Tuesday, April 23, 2013

Eating With The Seasons - Thoughts from Claire Burdick

Meet Claire Burdick, our director of field operations. Claire shares her thoughts on the challenges and benefits of eating with the seasons.

Claire pruning grapevines in March.
Like many folks who have CSA memberships, I have a great fondness for eating local foods. From June through October that generally means taking the kids "shopping" in our large back yard garden. Over the years we've expanded our garden to the point that most of our fruits and vegetables come from this most local of places. The learning curve has been steep, and at times I've encountered difficulties that I hadn't anticipated. The biggest of those was undoubtedly learning to eat with the seasons -- that is, accustoming myself and my family to eating and appreciating what the Earth has to give us, when it is offering, without resentment! I have a feeling that some CSA members might share in these difficulties as it can be a bit overwhelming to find yourself with bucket loads of greens in the spring, or a trunk full of tomatoes in the summer. Maybe sharing my journey to becoming season-savvy can offer some help!

Before I became what my friends and neighbors lovingly call a "hardcore" gardener, I'd shop each week at the grocery store for all of our favorite fresh fruits and vegetables. I prided myself on a cart that was always well balanced- cabbage, peppers, broccoli, apples, tomatoes, sweet potatoes, grapes... you know what I mean. The only time I ever gave thought to the fact that a particular food was out of season was when it drastically affected the price ($4 per pound for asparagus in October, you must be kidding me!?). So as my garden grew I found myself in an unfamiliar situation- for instance during the summer of 2008 I probably uttered the phrase "please, PLEASE, no more greens" at least a hundred times. I'd put so much time and effort into planting, tending, and loving those vegetables that each head of lettuce practically had its own name. But when the harvests started really coming in I felt-- I don't know-- over it.

Claire planting seedlings with Debbie Wickham.
See I had been buying kale, spinach, and lettuce each week at the store, all winter long. So even though I now had the freshest possible vegetables in almost unlimited supplies, they just didn't seem that special. I hid that feeling from everyone, ashamed that I could be anything less than thrilled with my own hard work. Finally I spilled the beans, so to speak, to my husband, who admitted he felt the same way. We decided then and there to eat with the seasons. Even if that meant no more fresh tomatoes in January, or eating frozen greens through the winter so that the first bite of fresh spinach in the spring was *that* much more meaningful. We do treat ourselves to fresh produce throughout the winter, but we try to make it a special treat instead of a predictable weekly grocery list.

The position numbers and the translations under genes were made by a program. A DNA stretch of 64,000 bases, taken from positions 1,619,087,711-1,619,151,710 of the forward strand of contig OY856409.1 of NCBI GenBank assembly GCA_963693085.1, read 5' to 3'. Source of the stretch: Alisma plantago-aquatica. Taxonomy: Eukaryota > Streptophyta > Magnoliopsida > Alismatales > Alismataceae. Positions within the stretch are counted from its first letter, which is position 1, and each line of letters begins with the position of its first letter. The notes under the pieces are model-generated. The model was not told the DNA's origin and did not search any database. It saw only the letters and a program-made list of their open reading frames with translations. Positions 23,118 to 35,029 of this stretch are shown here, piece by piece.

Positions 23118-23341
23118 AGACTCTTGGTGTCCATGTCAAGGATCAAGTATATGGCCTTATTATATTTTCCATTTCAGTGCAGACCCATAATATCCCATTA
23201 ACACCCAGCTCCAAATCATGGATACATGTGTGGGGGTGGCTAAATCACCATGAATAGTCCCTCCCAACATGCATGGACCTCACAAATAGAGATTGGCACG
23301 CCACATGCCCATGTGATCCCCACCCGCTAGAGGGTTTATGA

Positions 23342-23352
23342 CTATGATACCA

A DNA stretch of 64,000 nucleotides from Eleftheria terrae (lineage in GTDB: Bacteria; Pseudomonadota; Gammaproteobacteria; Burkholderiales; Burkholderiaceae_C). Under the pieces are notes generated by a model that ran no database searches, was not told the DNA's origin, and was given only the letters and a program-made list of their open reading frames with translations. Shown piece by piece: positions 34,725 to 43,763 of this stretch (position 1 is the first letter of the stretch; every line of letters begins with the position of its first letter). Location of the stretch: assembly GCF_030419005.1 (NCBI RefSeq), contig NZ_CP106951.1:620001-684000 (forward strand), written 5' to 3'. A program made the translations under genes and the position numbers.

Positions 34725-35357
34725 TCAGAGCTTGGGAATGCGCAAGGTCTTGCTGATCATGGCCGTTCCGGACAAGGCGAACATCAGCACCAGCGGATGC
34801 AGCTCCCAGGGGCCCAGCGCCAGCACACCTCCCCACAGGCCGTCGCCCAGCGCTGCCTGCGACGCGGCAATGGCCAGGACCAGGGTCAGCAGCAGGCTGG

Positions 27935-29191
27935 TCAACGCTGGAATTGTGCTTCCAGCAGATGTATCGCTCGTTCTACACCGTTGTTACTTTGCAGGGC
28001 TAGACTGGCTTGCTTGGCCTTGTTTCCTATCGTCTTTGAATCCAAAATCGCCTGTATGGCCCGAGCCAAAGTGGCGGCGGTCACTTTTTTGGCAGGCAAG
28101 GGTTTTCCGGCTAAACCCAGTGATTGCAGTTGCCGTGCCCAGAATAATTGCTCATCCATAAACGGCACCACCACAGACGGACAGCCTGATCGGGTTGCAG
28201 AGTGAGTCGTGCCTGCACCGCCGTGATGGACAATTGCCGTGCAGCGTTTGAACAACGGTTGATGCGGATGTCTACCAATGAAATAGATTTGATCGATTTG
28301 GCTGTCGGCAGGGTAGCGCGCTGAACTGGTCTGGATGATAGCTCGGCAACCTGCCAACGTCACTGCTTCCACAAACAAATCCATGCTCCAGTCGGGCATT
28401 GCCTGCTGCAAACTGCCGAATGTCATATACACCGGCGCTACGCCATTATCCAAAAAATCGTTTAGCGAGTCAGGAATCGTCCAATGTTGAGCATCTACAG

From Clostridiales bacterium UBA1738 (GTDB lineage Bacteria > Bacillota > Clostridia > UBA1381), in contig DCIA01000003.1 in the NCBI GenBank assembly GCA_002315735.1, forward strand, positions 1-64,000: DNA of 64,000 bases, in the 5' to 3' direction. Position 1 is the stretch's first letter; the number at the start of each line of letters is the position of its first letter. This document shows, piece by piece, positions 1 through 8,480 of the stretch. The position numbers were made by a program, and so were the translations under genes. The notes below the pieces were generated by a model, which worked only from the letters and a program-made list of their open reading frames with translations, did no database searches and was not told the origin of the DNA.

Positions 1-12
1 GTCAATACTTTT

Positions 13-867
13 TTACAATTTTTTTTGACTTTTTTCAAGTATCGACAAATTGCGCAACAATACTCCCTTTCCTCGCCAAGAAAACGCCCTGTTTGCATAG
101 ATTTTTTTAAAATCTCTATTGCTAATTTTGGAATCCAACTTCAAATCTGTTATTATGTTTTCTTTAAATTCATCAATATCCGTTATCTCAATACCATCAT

It was only when we made this decision that it all started to click for me. I finally realized that eating local isn't just about supplementing the grocery store with a few fruits and vegetables here and there, but rather embracing all of the peculiarities of the growing season and what it gives us. I realized that there were so many leafy greens in the spring because our bodies had been surviving on calorie dense foods all winter, like potatoes, squash, grains, meat etc. Dark leafy greens are some of the most concentrated forms of nutrients, you get A LOT of bang for your buck out of them. They are low in calories but high in everything our body craves after a long, dreary winter. In other words all those salad greens that grow in the spring are nature's way of telling us to replenish and revitalize ourselves. The Earth is providing for us what we need to gear ourselves up for a labor-intensive warm season. We truly need those greens, even if we start to resent all those salads by the 4th of July!

After we've feasted on greens, the warm weather hits. We start to go outside more, exert ourselves more, and dehydrate a lot more quickly. It is at this point in the season that watery foods start coming into full swing. Berries, tomatoes, cucumbers, zucchini, watermelon... all of these have LOADS of water. We rarely stop to think about why it is that the watery-est vegetables and fruits tend to grow during the driest times of the year. It's simply that unrelenting mother nature reminding us to stay hydrated! Water is, after all, the thing with which our bodies cannot survive. So eat those watery foods in the summer, and just when you feel like you can't eat another tomato or cucumber- eat a couple more, they will be gone soon :)

Claire checks on potatoes in July.
That brings us to the fall- it's not just my favorite season but it's also the busiest here at Wickham Farms. The pumpkins, apple cider, and cool crisp air come just in time to save us from the dog days of summer. It's also when the high calorie fruits and vegetables start to make their presence known. Potatoes, apples, winter squash, root vegetables- all of these favor the cooler fall temperatures, and they conveniently all have long storage lives as well (as if they are meant to last us through winter). We all know it takes a good source of nutritious calories to make it through the cold winters in Rochester!!

At Wickham Farms CSA we work very hard to provide our customers with the best possible variety throughout the growing season, and I think we do a pretty good job! Still, if you find yourself feeling a bit salad-fatigued around by the beginning of July, try to remember that those watery summer treats are just around the corner!


  1. Found this article to be "food" for thought! Thanks for the insight.